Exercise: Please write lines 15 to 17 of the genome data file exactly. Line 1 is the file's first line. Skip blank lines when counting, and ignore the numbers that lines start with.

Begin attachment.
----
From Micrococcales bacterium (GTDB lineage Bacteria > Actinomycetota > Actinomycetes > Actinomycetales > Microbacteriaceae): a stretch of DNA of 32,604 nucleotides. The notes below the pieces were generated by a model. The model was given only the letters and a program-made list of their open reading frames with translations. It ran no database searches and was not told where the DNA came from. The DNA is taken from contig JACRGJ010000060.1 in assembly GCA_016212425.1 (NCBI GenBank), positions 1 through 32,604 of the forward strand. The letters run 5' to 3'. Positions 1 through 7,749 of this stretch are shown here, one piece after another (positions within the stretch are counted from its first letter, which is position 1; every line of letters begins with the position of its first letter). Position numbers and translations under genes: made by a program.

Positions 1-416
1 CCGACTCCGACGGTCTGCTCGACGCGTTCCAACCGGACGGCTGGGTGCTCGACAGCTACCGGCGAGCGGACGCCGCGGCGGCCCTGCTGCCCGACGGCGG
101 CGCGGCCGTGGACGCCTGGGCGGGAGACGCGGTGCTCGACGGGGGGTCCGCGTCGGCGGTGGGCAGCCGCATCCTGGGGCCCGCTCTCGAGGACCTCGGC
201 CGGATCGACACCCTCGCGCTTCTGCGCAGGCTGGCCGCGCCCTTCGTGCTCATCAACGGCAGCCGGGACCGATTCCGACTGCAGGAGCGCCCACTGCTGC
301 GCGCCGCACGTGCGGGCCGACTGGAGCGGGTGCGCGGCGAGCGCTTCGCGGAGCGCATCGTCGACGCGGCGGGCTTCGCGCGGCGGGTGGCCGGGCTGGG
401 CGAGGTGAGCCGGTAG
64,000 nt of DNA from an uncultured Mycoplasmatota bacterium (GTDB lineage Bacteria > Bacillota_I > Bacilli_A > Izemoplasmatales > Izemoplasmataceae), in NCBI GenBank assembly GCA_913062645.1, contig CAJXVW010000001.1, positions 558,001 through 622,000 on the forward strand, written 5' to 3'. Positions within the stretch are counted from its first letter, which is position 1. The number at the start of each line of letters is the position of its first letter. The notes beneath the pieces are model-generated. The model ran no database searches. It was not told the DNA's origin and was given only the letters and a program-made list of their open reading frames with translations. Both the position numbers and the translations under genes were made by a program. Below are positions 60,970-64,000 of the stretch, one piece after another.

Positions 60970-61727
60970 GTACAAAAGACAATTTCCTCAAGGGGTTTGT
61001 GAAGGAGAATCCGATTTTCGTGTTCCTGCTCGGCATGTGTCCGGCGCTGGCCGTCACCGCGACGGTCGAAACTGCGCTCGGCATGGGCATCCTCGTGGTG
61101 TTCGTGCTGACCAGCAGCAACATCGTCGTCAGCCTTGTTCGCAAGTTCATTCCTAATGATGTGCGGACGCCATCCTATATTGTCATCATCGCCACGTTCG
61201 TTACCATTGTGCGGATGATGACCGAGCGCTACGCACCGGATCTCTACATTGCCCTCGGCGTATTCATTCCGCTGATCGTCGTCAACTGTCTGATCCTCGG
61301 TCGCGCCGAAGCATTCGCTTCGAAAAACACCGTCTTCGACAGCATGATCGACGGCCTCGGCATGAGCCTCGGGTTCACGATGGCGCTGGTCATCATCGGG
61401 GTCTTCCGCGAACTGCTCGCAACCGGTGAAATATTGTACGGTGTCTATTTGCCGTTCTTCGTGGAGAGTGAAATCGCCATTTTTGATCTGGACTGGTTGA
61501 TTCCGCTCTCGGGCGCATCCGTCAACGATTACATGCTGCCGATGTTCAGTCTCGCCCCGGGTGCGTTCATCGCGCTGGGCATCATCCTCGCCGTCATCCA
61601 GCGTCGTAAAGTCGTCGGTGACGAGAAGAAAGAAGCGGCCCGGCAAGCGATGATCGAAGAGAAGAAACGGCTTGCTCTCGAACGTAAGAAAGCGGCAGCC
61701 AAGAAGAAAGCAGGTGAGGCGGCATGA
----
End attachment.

61401 GTCTTCCGCGAACTGCTCGCAACCGGTGAAATATTGTACGGTGTCTATTTGCCGTTCTTCGTGGAGAGTGAAATCGCCATTTTTGATCTGGACTGGTTGA
61501 TTCCGCTCTCGGGCGCATCCGTCAACGATTACATGCTGCCGATGTTCAGTCTCGCCCCGGGTGCGTTCATCGCGCTGGGCATCATCCTCGCCGTCATCCA
61601 GCGTCGTAAAGTCGTCGGTGACGAGAAGAAAGAAGCGGCCCGGCAAGCGATGATCGAAGAGAAGAAACGGCTTGCTCTCGAACGTAAGAAAGCGGCAGCC